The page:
Note-Taker device promises to help students overcome visual impairments

Note-Taker device

See a video about Project Note-Taker

Millions of students will someday be less hindered by their visual impairments if a recent Arizona State University graduate and three current ASU students realize their ambitions.
David Hayden, Michael J. Astrauskas, Qian Yan and Shashank Srinivas are developers of the Note-Taker prototype. It’s a portable custom-designed camera connected to a pen-and-multitouch tablet personal computer.
The Note-Taker camera can tilt up and down, sweep side to side, and zoom in on a target.

The tablet computer provides a split-screen display. One half of the screen has a window that shows live video from the camera, while the other half has a window used for handwriting or typing notes.

The device is designed help students with low vision follow classroom instruction and take notes as easily as fully sighted students.

The split-screen interface enables students with visual impairments to glance back and forth between the live video view of the classroom presentation and their notes.

The video window allows the user to aim and zoom the camera by using simple dragging, tapping or pinching motions within the video window.

Calling themselves Team Note-Taker, the four developers of the device won the first prize in the Software Design category of the Microsoft Imagine Cup U.S. Finals last spring. Then in July they took second place in the same category of the Imagine Cup World Finals, the premier international student technology competition.

Those achievements are only a warm-up exercise, the team members say.

Now they will concentrate on the ultimate purpose of their endeavor:  To develop next-generation Note-Taker prototypes and see the device developed into a viable commercial product that can be made available to students with visual impairments.
“It’s not a manufacturable product right now, but I think the team can improve the design to the point where the Note-Taker could be manufactured affordably and marketed,” says John Black, an ASU research scientist and Team Note-Taker’s mentor.

Astrauskas is working toward an undergraduate degree in electrical engineering, and Srinivas toward a graduate degree in computer science, in ASU’s Ira A. Fulton Schools of Engineering.

Yan is seeking a master’s degree in The Design School in ASU’s Herberger Institute for Design and the Arts.

Hayden, the initial inventor of the Note-Taker – who created the device to help him overcome his own visual impairment – has earned an undergraduate degree in computer science in the Fulton Schools of Engineering, as well as a math degree through the ASU’s College of Liberal Arts and Sciences.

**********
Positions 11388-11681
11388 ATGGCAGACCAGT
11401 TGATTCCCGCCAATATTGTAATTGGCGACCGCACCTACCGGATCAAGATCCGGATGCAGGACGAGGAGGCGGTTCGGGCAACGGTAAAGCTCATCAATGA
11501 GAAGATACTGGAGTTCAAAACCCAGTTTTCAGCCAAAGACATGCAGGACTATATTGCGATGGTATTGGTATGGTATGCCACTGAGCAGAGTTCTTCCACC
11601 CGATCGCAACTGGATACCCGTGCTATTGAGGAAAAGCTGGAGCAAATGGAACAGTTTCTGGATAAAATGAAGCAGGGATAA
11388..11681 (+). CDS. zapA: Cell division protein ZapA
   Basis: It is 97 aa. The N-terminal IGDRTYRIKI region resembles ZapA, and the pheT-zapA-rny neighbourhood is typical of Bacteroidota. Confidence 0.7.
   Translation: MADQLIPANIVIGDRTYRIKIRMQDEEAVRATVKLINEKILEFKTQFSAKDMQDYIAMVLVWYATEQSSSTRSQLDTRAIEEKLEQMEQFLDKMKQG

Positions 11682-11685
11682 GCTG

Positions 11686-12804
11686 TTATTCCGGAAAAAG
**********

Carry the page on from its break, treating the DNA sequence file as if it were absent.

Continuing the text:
He spent the summer in an internship with Google, and will begin studies this fall toward a doctorate in computer science at the Massachusetts Institute of Technology.

Despite the demands of their academic pursuits, the members of Team Note-Taker intend to push steadfastly forward with refinements to their Note-Taker design.

Their first-place prize in the Imagine Cup U.S. Finals earned a $25,000 grant from Microsoft Corporation for the Center for Cognitive Ubiquitous Computing – or CUbiC – the laboratory in ASU’s School of Computing, Informatics, and Decision Systems Engineering where much of the work on the Note-Taker has been done. The award will provide support for their ongoing work on the Note-Taker’s development.

CUbiC focuses on the design of technologies and devices to assist people with perceptual or cognitive disabilities.

The team will conduct usability testing, part of which will include giving visually impaired students Note-Taker prototypes to use in their classes. The students will then provide feedback on how well the Note-Taker meets their needs.

The current Note-Taker is a third-generation model. The team plans to develop a fourth-generation prototype that can be more affordably manufactured and is more compact. A planned fifth-generation device will take advantage of the latest advances in digital video technology to boost the Note-Taker’s performance.

Hayden wants to see the device made smaller and lighter, with reduced noise from the motors that control its moving parts.

The team plans to add audio and video recording functions that provide synchronized playback of lectures, along with the corresponding handwritten or typed notes – enabling students to quickly review lessons after classes.

These improvements will allow students to select any portion of the handwritten or typed notes previously taken in class, and then see the video that was recorded while the notes were being taken.